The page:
The US Supreme Court building in Washington DC
Amid the Supreme Court’s lurch to the right, chief justice John Roberts will probably aim to gather consensus in an effort to head off accusations of partisanship © AFP via Getty Images

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Good morning and welcome to US Election Countdown. Today we’re chatting about:

  • Trump’s immunity pitch to the Supreme Court

  • Should Biden be worried about an interest rate increase?

  • The president’s petrol priorities

Donald Trump has asked the Supreme Court to grapple with a question that will have huge consequences for the balance of power in the US government: are presidents above the law? 

Trump’s lawyers will urge the high court today to take an expansive view of presidential immunity, as Trump seeks a ruling that would make the presidency more like a monarchy of yore [free to read]. Specifically, he wants a shield from federal criminal charges accusing him of trying to overturn the 2020 election. Any ruling would probably affect two other criminal cases he’s facing.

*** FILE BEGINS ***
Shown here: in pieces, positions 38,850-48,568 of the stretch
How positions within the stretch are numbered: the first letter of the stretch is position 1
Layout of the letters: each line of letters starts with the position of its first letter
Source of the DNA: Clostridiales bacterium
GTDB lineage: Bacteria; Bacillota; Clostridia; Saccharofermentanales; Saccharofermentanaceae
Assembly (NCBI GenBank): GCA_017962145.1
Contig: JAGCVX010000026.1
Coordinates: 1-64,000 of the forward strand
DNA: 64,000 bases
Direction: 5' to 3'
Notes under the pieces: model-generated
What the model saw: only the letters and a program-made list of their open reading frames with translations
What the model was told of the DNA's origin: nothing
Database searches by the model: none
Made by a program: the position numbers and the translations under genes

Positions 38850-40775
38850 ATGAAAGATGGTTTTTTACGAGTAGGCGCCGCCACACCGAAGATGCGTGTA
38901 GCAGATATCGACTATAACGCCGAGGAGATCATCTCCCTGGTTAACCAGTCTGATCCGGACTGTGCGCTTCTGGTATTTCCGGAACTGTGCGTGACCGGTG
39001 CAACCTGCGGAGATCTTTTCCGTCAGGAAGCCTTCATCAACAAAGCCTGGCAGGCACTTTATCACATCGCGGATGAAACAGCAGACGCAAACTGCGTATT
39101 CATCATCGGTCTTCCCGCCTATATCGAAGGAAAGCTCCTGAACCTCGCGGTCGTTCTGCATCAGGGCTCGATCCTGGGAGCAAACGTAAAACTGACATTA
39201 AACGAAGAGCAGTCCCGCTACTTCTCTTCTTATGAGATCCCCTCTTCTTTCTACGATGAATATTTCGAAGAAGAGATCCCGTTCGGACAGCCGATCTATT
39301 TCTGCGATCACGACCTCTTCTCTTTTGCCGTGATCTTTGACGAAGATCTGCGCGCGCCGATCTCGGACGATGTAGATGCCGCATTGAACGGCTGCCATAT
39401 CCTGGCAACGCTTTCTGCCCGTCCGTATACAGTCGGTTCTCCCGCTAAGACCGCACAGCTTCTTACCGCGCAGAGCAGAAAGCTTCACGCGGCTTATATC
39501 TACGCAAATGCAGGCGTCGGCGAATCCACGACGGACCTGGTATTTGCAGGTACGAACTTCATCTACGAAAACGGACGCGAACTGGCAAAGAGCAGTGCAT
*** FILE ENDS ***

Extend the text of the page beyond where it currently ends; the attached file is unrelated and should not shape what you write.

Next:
Republican lawmakers and attorneys-general have said such broad presidential immunity is necessary to insulate a president both from the judiciary and partisan prosecutions. 

Many legal scholars, historians and advocacy groups, however, have argued that attempts to overturn an election do not constitute “presidential authority” and go against values that are central to US democracy. 

Blanket immunity could also have national security implications. A lower court has raised a striking hypothetical: could a president be prosecuted for ordering the military to kill a political rival? Trump’s lawyers seemed to say Congress would need to impeach and convict that president first. The military chain of command could also be thrown into chaos, experts have said.

Amid the Supreme Court’s lurch to the right, chief justice John Roberts will probably aim to gather consensus in an effort to head off accusations of partisanship. There are three Trump-appointed justices on the bench and the court is split 6-3 along conservative-liberal lines.